Personal Computer News

Colour Genie In Many Disguises
By Microbyte
Colour Genie

Published in Personal Computer News #060

Colour Genie owners have a fine selection to choose from, according to John Fairbairn.

Colour Genie In Many Disguises

Colour Genie owners have a fine selection to choose from, according to John Fairbairn

The antique trade in computer games has begun, judging by this sextet of machine code games for the Colour Genie. But yesterday's style of game still has much to offer, especially with a bunch as good as this.

A10 Bomber

This is an excellent version of Scramble from the newly-formed Ipswich Software Factory.

Though only a few months old, ISF has proved a worthy competitor in the games market partly because of the programming expertise of Richard Hamilton, who wrote the ISF games reviewed here.

Incredibly, Richard failed O Level Computer Science twice before leaving school in the middle of A levels to become a full-time programmer.

A10 Bomber shows he's got little to learn about graphics and sound on the Genie. Your fighter has to pass through seven different sets of nasties to accomplish its mission, but I haven't heard of anyone getting past level four. This challenge, plus the fact that if you lose a life you resume at the current level, not at the by-then relatively dull beginning, makes this a game worth playing again and again.


Circus is an example of the text-only adventure games from one of the most venerable micro software houses, Molimerx (which, fittingly, is the Latin equivalent to software).

Graphics-boosted adventures are the fashion, but I think text-only will stay with us.

Circus, by Brian Howarth, is one of a series of ten adventures. It was recommended as a good introduction to the latest, Ten Little Indians, and I found it a very satisfying game. It was easy to progress (or I think it was) but it's a long adventure and I didn't get to the end. Good value.

Martian Rescue

A posh version of Lunar Lander (how antique can you get?), but I'm not sure outstanding graphics and sound are enough to compensate for the simplicity of the game. In any event it's very, very hard (or there's a bug) because once your module leaves the mothership it plummets through the asteroid belt, apparently taking no notice of the retro-rocket control.

Still a good buy, but it shouldn't be top of your shopping list.

Galactic Attack

An exercise in semi-antiquity, this game is based on Galaxian. It is unashamedly for the high-scores and even includes the facility to freeze the game - overnight if need be. I got a rather good score but was rated a novice by the program. Someone I know got a score that looked like an Italian bank balance and was rated only Trainee Pilot.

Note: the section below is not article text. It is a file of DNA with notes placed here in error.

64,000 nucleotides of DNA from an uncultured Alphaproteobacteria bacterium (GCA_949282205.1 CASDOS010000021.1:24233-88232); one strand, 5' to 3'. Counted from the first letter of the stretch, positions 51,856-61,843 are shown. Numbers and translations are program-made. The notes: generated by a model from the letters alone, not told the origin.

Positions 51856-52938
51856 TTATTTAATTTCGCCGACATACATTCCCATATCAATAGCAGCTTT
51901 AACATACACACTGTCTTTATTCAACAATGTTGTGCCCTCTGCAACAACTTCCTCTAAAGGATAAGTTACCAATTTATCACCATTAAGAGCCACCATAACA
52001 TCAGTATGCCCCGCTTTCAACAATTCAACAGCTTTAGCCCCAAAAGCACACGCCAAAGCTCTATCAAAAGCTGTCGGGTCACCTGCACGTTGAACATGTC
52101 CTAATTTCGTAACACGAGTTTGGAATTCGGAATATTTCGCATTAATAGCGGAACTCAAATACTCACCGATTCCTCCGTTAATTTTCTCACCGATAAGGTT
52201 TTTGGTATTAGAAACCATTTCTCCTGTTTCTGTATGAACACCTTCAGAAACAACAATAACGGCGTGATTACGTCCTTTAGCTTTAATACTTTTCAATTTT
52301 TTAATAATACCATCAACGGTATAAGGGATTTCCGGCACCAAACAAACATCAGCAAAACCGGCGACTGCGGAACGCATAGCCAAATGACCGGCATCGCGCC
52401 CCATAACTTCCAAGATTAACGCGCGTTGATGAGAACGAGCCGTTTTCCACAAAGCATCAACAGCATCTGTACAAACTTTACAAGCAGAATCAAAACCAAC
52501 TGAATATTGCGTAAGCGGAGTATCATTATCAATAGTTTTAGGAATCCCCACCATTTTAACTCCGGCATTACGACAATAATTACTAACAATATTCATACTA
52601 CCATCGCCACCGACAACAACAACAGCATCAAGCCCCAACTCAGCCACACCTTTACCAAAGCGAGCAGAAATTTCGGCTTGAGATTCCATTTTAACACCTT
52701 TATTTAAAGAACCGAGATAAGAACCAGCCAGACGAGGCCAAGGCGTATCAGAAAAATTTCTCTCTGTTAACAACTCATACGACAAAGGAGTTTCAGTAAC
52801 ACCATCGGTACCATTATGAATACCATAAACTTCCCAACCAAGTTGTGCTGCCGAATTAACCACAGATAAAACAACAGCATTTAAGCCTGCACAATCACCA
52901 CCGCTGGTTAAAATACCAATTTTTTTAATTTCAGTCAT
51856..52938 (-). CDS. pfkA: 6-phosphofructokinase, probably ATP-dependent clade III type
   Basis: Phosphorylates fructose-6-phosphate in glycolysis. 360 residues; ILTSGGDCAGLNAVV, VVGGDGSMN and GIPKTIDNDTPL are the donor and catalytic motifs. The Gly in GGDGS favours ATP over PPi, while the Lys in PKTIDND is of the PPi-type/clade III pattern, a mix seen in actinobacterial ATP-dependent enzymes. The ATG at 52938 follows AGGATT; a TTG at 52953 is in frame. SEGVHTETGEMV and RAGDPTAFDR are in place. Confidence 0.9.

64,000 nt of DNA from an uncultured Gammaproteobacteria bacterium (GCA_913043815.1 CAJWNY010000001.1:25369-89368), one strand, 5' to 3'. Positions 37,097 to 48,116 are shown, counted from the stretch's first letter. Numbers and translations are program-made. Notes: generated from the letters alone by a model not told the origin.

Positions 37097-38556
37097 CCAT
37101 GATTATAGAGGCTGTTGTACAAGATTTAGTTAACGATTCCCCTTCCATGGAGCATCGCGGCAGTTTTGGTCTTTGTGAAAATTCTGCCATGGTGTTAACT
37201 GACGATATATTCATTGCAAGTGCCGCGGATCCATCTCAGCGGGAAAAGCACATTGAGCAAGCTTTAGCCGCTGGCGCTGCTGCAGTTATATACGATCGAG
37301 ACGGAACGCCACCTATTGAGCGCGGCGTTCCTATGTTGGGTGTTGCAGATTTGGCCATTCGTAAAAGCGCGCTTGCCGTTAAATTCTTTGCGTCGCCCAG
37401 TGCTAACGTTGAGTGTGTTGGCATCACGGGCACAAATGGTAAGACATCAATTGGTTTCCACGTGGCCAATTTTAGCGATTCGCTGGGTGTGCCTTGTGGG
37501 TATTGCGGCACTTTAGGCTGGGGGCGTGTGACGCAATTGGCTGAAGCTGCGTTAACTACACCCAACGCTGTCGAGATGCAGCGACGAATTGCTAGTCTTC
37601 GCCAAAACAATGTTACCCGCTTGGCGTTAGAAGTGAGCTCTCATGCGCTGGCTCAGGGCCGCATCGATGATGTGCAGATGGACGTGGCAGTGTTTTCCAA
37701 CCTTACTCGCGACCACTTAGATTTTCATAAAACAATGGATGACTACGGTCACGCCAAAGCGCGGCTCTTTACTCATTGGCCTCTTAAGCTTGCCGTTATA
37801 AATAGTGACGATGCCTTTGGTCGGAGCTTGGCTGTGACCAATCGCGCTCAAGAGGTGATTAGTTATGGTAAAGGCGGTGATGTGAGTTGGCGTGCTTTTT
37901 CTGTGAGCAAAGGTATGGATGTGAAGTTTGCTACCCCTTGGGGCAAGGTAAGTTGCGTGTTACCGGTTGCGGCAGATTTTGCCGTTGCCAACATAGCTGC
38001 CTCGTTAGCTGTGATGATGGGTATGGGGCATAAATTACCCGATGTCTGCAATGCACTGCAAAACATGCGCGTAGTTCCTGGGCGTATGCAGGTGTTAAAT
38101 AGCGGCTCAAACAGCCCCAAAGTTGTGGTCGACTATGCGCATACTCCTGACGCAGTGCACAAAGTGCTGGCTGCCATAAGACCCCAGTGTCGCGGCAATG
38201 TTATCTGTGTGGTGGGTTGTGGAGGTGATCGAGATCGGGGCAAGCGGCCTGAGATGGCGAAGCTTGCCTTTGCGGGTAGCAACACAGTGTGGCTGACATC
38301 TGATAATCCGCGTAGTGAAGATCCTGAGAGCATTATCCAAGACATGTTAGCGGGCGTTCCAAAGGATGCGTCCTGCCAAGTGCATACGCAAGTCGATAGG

But I rate this game especially highly, especially as the aliens seem to move at random and it is well programmed. It is the work of 17-year old Gary Pallett of Microbyte, who regrettably seems to be abandoning the Genie in favour of the BBC and Electron.

Ten Little Indians

"I'm in a railway carriage. I can see a leather belt and a window." That's how Ten Little Indians started... and that's how it finished. I just couldn't get anywhere - a few duff questions and you're dead. But even the wonders of computer-based resurrection didn't enable me to get any further. In frustration I read the machine code. I now know it has an extensive but unusual vocabulary, including swear words, but I'm still stuck in that railway carriage!

I suspect I might have to read the Agatha Christie original. But do I have to? That's part of the mystery!

I'm not in a position to say if this is good value, but I know which game I'd recommend.


More ISF nasties to kill but this time it's centipedes, scorpions and a lovely bouncing spider. Once again, exquisite programming makes this like the arcade Centipede.

The problem with this one is that once you've killed your centipede you start all over again, with only a colour change to denote progress.

Very good, but not likely to hold your interest unless you're a high-score fanatic - and I found some very young players were frightened by the graphics.

Mike GerrardJohn Fairbairn